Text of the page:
Reds win fourth straight with 11th-inning surge

Phillips hits go-ahead homer in ninth; Cincinnati plates five in extras

Reds win fourth straight with 11th-inning surge

SAN FRANCISCO -- One of the perks of a team being on a roll is that winning the harder games still seems possible even when things look bleak. The way that the Reds fought to emerge with a 7-3 win with a five-run top of the 11th inning Saturday showed something.

Cincinnati was down, 1-0, through eight innings and took a 2-1 lead in the top of the ninth inning. After Aroldis Chapman blew the save in the bottom of the ninth and sent the game to extras, the Reds didn't fold up. Zack Cozart's two-run lined single to center field off Jean Machi in the 11th provided the go-ahead runs.

"I would have said three weeks ago, we probably wouldn't have come back like we did tonight," said Cozart, who has RBIs in the last three games. "I think we're starting to build some momentum and get some confidence."

The Reds claimed the four-game series with Sunday's game still remaining to win their fifth straight series and be unbeaten in the last seven series. This while improving to 5-1 on the 10-game road trip and winning seven of their last eight games.

At 42-38, the Reds are now one game behind the second-place Cardinals in the National League Central. They still trail the first-place Brewers, winners of four straight games, by 7 1/2 games.

It was a wild night in many respects. Here are some of the ways:

• Until Cozart's hit in the 11th, the Reds were 0-for-9 with runners in scoring position after being 7-for-18 in the previous two wins.

• Cincinnati had no putouts recorded in the outfield for the entire game. The Blue Jays also did that to the Rangers on May 18.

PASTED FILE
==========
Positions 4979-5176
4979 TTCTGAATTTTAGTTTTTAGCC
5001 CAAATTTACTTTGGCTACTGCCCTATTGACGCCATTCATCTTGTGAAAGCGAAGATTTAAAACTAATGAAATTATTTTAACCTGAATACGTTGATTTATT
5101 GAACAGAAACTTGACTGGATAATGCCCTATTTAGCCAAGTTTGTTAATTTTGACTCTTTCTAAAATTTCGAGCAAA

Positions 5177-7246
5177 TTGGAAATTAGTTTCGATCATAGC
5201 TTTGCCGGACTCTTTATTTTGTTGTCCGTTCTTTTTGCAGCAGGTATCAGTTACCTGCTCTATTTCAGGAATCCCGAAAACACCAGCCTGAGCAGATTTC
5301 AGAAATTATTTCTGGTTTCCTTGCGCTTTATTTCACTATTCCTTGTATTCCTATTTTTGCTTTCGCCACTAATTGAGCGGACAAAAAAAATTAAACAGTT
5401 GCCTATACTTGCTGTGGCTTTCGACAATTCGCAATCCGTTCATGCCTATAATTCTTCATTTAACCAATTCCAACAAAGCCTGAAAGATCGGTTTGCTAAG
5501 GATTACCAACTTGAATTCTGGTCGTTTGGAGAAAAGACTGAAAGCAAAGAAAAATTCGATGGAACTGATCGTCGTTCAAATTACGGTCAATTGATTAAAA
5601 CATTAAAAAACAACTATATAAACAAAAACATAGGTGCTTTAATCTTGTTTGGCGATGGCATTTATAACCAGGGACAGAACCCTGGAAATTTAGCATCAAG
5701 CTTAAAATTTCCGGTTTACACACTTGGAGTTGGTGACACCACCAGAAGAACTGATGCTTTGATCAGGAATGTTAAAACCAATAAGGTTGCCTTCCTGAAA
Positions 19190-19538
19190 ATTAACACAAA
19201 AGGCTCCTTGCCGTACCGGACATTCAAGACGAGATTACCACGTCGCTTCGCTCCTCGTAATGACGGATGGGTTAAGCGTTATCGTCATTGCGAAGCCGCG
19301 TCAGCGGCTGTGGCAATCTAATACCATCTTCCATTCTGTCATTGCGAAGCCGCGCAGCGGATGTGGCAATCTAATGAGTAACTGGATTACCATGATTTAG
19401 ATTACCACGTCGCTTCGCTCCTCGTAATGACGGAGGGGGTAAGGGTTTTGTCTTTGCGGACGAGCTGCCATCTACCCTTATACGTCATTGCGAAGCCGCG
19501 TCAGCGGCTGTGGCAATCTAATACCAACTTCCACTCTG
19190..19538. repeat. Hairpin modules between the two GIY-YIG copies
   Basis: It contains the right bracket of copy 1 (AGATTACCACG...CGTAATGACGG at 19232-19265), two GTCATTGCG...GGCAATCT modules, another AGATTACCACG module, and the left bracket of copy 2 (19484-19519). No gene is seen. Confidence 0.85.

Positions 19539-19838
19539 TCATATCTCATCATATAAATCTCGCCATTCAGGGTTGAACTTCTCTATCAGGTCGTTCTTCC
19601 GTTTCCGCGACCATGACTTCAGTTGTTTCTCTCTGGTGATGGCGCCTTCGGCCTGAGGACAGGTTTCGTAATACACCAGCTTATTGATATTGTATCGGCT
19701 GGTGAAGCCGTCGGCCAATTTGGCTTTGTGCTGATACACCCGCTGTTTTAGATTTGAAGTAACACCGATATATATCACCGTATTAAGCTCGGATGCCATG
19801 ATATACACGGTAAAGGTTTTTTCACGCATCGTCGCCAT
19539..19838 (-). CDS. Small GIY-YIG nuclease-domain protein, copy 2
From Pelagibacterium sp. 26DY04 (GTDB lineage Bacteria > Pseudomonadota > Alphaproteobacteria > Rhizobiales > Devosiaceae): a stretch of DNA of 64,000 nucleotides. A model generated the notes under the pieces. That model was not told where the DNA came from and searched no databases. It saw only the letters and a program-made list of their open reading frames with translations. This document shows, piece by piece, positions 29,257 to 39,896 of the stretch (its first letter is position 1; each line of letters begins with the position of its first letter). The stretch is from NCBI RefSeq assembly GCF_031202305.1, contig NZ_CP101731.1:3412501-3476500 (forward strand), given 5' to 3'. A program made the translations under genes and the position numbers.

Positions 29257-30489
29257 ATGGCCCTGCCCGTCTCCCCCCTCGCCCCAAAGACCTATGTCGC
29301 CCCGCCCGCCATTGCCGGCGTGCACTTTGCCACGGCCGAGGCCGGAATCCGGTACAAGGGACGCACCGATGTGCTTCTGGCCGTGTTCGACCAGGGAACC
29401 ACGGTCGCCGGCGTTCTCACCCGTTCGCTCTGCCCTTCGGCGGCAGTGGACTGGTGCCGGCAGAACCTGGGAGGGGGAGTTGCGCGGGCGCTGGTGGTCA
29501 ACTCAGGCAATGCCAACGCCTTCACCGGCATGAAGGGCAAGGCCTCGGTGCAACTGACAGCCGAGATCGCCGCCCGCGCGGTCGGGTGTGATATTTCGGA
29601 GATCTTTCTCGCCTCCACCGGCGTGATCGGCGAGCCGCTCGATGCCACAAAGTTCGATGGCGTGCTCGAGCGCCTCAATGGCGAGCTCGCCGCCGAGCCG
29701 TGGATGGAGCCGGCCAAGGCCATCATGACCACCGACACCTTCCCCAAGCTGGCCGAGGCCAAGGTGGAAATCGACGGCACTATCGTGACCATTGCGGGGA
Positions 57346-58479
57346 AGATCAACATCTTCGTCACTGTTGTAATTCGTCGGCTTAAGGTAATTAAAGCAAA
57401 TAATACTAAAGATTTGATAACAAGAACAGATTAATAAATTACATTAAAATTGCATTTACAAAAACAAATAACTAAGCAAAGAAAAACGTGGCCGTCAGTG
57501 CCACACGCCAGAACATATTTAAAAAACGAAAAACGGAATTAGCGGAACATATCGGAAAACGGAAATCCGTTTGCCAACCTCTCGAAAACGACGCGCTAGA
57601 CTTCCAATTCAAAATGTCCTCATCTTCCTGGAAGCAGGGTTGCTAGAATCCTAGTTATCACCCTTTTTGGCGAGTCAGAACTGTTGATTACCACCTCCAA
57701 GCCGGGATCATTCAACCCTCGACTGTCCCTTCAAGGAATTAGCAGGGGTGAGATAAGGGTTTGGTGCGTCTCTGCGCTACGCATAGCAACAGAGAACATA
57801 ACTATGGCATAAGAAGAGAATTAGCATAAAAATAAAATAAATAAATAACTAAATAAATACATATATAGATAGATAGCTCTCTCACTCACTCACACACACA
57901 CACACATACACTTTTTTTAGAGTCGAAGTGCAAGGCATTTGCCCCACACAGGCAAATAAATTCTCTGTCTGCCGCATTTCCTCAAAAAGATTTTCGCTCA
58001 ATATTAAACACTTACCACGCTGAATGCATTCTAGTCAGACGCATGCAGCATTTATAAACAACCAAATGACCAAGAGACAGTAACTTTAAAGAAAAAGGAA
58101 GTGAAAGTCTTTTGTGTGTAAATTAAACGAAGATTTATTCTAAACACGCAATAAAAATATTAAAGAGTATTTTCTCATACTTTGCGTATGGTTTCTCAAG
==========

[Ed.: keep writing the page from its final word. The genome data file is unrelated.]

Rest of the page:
• Cozart had 11 assists in the game. The last Reds player to do that was third baseman Chris Sabo in 1988. The last shortstop who did for the team was Davey Concepcion in 1982.

"Those are fun," Cozart said. "It's fun to play behind guys that are working fast and pumping the strike zone. We have a lot of pitchers that do that. It was a busy night for me."

• The Giants were celebrating an "All-Brandon" weekend with giveaways commemorating their players -- Brandon Crawford and Brandon Belt. On Saturday, a Brandon who wasn't part of the festivities crashed the party. Brandon Phillips, who turned 33 on Saturday, hit a ninth-inning, two-run home run off Giants closer Sergio Romo that put the Reds ahead.

• Chapman worked four straight days for only the second time in his career. The other time he did it, Sept. 3-6, 2013, he struck out the side in the fourth game.

This time, Chapman blew only his second save of the season in 18 chances. Following a Hunter Pence single and Pablo Sandoval walk, Buster Posey's pinch-hit RBI double made it a 2-2 game.

Jonathan Broxton got the victory after he gave up a leadoff infield hit in the bottom of the 10th but kept San Francisco from scoring. Jumbo Diaz allowed a two-out run in the bottom of the 11th before finishing off the victory.

Overshadowed was a great night for Reds starter Alfredo Simon, who threw only 80 pitches over seven innings. Simon, who was seeking to be the National League's first 11-game winner, allowed one run on three hits with one walk and four strikeouts. His sinker worked particularly well as he notched 15 ground-ball outs overall.

"It's what he does. It was one of those games unfortunately that we're down 1-0 and I had to hit for him," Reds manager Bryan Price said. "I know he wanted to stay in the game, but we had six outs to go and there's no way to let him hit in that situation."

In the top of the 11th vs. Javier Lopez, Joey Votto hit a leadoff double to left field. After Phillips was intentionally walked, Jay Bruce dropped his first sacrifice bunt since 2011. Devin Mesoraco's intentional walk loaded the bases. Cozart's hit put the Reds ahead and was followed by Chris Heisey's two-run triple and Billy Hamilton's RBI single.

"San Francisco is a very tough ballclub," Votto said. "Oftentimes, teams assume there will be a [series] split. It takes a lot to take a win away from a very good team on the road, especially a team as high caliber as the Giants. To come back late showed resiliency to fight through that ninth inning and put up five runs. It's very, very difficult to do that on the road."

Mark Sheldon is a reporter for Read his blog, Mark My Word, and follow him on Twitter @m_sheldon. This story was not subject to the approval of Major League Baseball or its clubs.